When I was offered to read and comment on the latest undertaking of MELIKA SALIHBEG BOSNAWI, The War Rhymes, I must confess I was primarily attracted to it by intellectual curiosity. On the other hand, I suppose that is what always draws us towards an artistic creation. I should also admit that my curiosity was heightened by what I knew about the author: We had met only once, formally, but of course I was acquainted with her work. Her poetry was perhaps too hermetic for me, but some of her later essays I greatly appreciated, and I specially admired her personality: At the times when most of us chose silence or compromise in order to "be left alone", she courageously opted for personal firmness and integrity, with few individuals and no institution to back her up except her faith. But I set out to read this book as objectively as I could, trying not to let my previous judgements influence my present ones.

However, The War Rhymes were not as contemplative as I expected them to be, nor were they a chronicle of "settling accounts". This long poetic narrative is the essence of a tortured experience, of hopes betrayed and dreams shattered, of the author's bearing witness to a monstrous crime and staying sane to testify about it in the only manner a poet is endowed with: with words.

To the rhetoric question whether poetry can be written after Auschwitz the answer is, needless to say, yes, provided the victims write it. It has been pointed out that the Sarajevo torment gave birth to many literary works: the Muses simply refused to keep silent while cannons fired. Some of these works were more than just talented, others were just an escape from daily reality, and only historical distance will judge them. But The War Rhymes were neither. They stand alone, unique and separate, and that is perhaps their foremost quality. As with most writers, life can rarely be detached from their work. And with The War Rhymes it has been proved again: Melika Salihbeg Bosnawi has made a remarkable contribution to poetry as such and, consequently, her work defies classification into genres. In an astonishing amalgam of erudition, technique and talent, with mastery of images and occasional inventive plays on words, this fragile witness from the slaughterhouse has produced a volume of about 8.500 lines that tell the saga about a city, about its both heroic and tragic, forlorn populace, but above all about a woman: a lonely "zoon politikon", whose faith helps her not only survive but also discover tender characters in the "House Of Urchins", the children abandoned within total abandonment, as well as miserable political games of professional patriots. "Sarajevo Kids War-Chorus" is a horrifying reading experience, lived over and over again every time we read it - and in fact it is a simple rendering of everyday reality, therefore even more horrid. Names, statistic data, facts and figures given in an off-hand manner only reinforce the horror, while the paradox of twisted delicate imagery, so normal for ordinary lyrical poetry, makes us shudder with awe.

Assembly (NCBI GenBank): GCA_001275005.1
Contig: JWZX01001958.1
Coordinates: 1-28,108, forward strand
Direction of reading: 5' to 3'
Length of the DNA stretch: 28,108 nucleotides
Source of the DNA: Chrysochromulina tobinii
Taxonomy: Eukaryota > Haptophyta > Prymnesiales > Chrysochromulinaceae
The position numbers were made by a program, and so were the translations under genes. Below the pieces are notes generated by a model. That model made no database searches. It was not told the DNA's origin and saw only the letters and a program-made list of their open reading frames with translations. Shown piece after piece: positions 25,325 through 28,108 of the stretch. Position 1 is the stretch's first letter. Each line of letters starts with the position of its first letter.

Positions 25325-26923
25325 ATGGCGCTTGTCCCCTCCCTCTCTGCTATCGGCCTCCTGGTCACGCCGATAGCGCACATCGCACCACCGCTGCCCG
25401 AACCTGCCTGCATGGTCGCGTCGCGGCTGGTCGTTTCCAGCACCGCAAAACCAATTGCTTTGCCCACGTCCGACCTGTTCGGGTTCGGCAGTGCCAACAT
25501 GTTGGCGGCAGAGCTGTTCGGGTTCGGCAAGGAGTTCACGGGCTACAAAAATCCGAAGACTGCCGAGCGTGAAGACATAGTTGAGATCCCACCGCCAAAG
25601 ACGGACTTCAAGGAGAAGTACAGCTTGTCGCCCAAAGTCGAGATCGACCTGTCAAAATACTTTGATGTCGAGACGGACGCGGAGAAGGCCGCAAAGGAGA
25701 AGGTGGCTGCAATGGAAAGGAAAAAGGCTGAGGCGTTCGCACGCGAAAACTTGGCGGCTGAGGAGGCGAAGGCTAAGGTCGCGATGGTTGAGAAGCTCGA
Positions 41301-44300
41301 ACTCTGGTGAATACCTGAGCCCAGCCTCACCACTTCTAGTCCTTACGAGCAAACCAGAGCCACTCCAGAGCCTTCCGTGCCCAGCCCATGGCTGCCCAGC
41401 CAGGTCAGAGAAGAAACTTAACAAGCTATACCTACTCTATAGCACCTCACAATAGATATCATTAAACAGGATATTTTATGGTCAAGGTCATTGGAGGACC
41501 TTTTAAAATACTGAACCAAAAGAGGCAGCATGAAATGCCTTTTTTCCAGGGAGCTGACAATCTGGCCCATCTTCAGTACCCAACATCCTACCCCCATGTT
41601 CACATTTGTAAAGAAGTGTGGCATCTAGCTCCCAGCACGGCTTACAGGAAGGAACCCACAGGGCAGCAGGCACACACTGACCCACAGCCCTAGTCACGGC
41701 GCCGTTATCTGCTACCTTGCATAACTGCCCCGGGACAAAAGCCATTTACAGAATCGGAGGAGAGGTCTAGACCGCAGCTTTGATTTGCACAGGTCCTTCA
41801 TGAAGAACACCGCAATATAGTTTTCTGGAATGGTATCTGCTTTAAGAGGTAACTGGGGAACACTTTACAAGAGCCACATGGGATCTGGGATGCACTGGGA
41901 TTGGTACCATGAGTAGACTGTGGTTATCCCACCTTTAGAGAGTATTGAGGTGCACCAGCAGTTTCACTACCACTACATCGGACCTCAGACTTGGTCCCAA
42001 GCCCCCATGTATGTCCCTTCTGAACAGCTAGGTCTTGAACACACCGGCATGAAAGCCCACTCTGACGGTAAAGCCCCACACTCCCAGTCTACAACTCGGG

A poet once commented on the futility of arguments about the form and contents in poetry. "They are the same", he claimed. "By changing the subject-matter we necessarily change the form." And this is not to poet's disadvantage. The contents in which regular events (be they episodes from personal recollections or information from the city mortuary) get entwined with historical data, characters and quotations from the Holy Book, could only be rendered in the present form. And with this we come to the question of the language.

Less a means of mutual communication with the reader here, but rather an instrument of transmission of messages, cries for help and understanding, de profundis, it is a stern, desolate tool with which the poetess tries to reach out to her audience. At times archaic, with broken structure, it exhibits the chaos in the world, while occasional enumeration of images, their gradation until they finally arrive at their climax and explode, serve to remind us that it us who have to take the responsibility: whether we opt for building of bridges, like mimar Sinan, or for their destruction, whether we stick to the laws, God's and human, written and unwritten, it is our decision. But if our personal morality compels us to side with the victim, with the oppressed, with the wounded, then we have no right to remain silent, to pretend not to see.

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